A Family Quest for Gold
February 2016 by Tom LeftwichBack at our campsite, while the rest of us grabbed a late four o’clock lunch, Fallyn volunteered to do the clean-up panning.
I am going to break bedrock down a bit and explain my view of the varying scenarios I come across in the field.
How many more clays seams lie adjacent to known shear zones and quartz veins in the pocket areas of southwestern Oregon?
Depth is not an issue unless the site is thoroughly cleaned of shallow trash, and it is far easier to isolate and remove targets using a small coil in a target rich location.
There were nice sections of vein material at the end of several drifts, like they just stopped work one day and walked away.
What are the tell signs of garnet deposits?
In underground placer work, the contact point of the bedrock tunnel and the gravel is a very weak point and always has to be timbered. The bedrock here is thin, fractured, and the gravels loose from many years of oxidizing.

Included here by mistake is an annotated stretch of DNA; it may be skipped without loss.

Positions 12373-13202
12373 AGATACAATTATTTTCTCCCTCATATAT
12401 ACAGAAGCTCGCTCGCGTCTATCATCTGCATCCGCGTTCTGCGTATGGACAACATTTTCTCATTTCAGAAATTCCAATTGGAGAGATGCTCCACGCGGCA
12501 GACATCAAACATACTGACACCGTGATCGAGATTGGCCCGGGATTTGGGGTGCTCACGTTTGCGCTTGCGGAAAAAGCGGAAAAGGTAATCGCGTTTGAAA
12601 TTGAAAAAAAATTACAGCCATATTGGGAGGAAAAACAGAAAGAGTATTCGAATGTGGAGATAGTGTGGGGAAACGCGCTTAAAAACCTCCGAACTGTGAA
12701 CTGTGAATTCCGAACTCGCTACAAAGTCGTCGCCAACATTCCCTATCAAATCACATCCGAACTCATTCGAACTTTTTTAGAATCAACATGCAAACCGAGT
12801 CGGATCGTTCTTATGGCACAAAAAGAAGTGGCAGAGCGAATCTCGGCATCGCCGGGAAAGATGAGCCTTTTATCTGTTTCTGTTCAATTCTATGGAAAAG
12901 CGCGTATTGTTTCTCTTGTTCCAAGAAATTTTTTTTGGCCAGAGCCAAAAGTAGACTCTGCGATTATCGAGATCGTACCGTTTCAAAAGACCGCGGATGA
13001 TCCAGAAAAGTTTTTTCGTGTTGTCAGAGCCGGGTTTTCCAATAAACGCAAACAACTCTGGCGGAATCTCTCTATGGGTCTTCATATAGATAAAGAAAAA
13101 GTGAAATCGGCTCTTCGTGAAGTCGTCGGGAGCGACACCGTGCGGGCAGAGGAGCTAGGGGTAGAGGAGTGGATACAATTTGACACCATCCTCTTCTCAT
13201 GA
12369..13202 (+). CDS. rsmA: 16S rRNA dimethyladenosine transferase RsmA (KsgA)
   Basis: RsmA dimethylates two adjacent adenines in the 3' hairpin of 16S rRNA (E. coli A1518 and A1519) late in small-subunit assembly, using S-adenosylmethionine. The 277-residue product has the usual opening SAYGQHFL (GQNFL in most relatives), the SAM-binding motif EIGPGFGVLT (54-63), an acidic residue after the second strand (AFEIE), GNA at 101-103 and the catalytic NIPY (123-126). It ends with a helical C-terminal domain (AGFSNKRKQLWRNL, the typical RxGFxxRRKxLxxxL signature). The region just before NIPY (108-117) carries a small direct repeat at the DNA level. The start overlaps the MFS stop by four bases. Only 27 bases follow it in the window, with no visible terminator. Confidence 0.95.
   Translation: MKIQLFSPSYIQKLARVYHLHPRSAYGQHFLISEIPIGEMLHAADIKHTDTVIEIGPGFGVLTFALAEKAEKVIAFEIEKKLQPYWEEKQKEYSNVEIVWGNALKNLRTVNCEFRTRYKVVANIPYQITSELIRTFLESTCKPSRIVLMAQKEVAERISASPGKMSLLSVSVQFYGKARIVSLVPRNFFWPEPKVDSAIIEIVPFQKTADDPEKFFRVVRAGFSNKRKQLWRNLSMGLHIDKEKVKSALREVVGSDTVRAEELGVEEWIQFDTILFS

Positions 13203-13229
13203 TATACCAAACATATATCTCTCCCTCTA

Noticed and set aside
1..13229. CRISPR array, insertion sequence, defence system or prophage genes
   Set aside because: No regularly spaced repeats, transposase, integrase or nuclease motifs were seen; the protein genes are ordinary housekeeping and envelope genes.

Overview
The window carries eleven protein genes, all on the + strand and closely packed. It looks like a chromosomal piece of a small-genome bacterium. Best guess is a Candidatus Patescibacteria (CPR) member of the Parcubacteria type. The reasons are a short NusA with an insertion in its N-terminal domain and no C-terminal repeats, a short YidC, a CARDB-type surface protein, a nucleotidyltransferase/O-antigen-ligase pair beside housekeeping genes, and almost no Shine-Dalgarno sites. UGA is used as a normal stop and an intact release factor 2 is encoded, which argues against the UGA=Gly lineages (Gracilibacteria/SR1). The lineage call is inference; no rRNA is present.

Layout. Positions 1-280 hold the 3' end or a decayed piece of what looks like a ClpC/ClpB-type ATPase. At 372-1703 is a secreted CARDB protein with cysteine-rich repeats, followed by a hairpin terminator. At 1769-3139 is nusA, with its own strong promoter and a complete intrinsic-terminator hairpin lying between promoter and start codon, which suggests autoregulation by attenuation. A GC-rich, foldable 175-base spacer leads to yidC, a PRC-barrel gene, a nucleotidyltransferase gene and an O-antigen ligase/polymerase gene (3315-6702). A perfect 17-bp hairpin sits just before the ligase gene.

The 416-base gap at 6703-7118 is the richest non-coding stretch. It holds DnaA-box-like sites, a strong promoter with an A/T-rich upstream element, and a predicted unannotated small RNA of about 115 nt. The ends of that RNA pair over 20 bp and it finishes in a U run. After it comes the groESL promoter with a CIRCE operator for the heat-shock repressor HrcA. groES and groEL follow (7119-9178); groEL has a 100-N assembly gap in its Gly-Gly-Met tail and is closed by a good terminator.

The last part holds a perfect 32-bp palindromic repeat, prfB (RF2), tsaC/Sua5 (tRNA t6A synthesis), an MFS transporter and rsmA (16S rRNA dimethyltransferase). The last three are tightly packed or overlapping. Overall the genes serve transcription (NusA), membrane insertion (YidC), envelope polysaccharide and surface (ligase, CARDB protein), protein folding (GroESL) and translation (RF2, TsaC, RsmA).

As I write this, I am still on a rush from taking my 9-year-old son, Jeffrey, prospecting for the first time this past weekend. It’s not that he hasn’t been along on numerous outings before: this is the first time that just the two of us went out for a day of drywashing and detecting under the desert sun.
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Gold in Quartz